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Rehabilitation After Anterior Cruciate Ligament Reconstruction: A Systematic Review

Kruse, L.M. MD; Gray, B. MD; Wright, R.W. MD

Journal of Bone & Joint Surgery - American Volume: 3 October 2012 - Volume 94 - Issue 19 - p 1737–1748
doi: 10.2106/JBJS.K.01246
Scientific Articles
Disclosures

Background: Rigorous rehabilitation after anterior cruciate ligament (ACL) reconstruction is necessary for a successful surgical outcome. A large number of clinical trials continue to assess aspects of this rehabilitation process. Prior systematic reviews evaluated fifty-four Level-I and II clinical trials published through 2005.

Methods: Eighty-five articles from 2006 to 2010 were identified utilizing multiple search engines. Twenty-nine Level-I or II studies met inclusion criteria and were evaluated with use of the CONSORT (Consolidated Standards of Reporting Trials) criteria. Topics included in this review are postoperative bracing, accelerated strengthening, home-based rehabilitation, proprioception and neuromuscular training, and six miscellaneous topics investigated in single trials.

Results: Bracing following ACL reconstruction remains neither necessary nor beneficial and adds to the cost of the procedure. Early return to sports needs further research. Home-based rehabilitation can be successful. Although neuromuscular interventions are not likely to be harmful to patients, they are also not likely to yield large improvements in outcomes or help patients return to sports faster. Thus, they should not be performed to the exclusion of strengthening and range-of-motion exercises. Vibration training may lead to faster and more complete proprioceptive recovery but further evidence is needed.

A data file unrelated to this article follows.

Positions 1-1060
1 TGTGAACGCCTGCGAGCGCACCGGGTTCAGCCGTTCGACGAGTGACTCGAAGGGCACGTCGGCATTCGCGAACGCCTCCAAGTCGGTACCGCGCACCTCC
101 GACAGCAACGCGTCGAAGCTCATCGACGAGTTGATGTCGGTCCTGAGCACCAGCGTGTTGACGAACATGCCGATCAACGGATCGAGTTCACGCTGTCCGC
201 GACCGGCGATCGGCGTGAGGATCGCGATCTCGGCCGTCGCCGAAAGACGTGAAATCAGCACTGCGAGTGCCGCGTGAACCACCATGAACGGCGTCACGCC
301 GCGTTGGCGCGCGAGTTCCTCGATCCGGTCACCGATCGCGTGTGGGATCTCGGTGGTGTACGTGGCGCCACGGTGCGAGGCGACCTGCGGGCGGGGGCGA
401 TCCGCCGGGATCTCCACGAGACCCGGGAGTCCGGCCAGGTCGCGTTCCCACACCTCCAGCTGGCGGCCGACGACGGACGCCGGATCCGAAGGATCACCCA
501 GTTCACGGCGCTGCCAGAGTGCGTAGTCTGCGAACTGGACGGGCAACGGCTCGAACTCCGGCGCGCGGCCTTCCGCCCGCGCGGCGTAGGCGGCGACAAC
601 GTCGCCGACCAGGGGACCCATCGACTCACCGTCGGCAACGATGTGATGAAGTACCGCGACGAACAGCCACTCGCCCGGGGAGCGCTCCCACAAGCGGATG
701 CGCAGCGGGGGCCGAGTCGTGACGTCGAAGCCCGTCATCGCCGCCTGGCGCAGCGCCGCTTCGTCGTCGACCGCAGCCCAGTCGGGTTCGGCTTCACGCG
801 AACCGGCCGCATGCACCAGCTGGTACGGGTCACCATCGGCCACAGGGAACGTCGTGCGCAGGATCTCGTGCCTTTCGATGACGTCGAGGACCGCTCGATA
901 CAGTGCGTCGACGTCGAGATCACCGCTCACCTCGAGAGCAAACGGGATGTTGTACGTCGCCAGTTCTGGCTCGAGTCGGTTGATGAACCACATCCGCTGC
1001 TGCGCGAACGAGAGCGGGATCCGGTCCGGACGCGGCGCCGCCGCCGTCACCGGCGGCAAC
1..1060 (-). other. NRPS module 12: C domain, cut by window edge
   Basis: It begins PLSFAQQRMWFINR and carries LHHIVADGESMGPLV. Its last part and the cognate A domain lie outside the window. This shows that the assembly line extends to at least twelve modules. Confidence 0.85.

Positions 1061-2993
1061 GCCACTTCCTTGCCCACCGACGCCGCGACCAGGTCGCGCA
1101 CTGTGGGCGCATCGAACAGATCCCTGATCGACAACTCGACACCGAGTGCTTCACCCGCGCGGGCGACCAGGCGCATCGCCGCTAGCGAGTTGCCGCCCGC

Conclusions: Several new modalities for rehabilitation after ACL reconstruction may be helpful but should not be performed to the exclusion of range-of-motion, strengthening, and functional exercises. Accelerated rehabilitation does not appear to be harmful but further investigation of rehabilitation timing is warranted.

Level of Evidence: Therapeutic Level II. See Instructions for Authors for a complete description of levels of evidence.

1Department of Orthopedic Surgery, Washington University School of Medicine, 660 South Euclid Avenue, Campus Box 8233, St. Louis, MO 63110. E-mail address for R.W. Wright: wright@wudosis.wustl.edu

Copyright 2012 by The Journal of Bone and Joint Surgery, Incorporated
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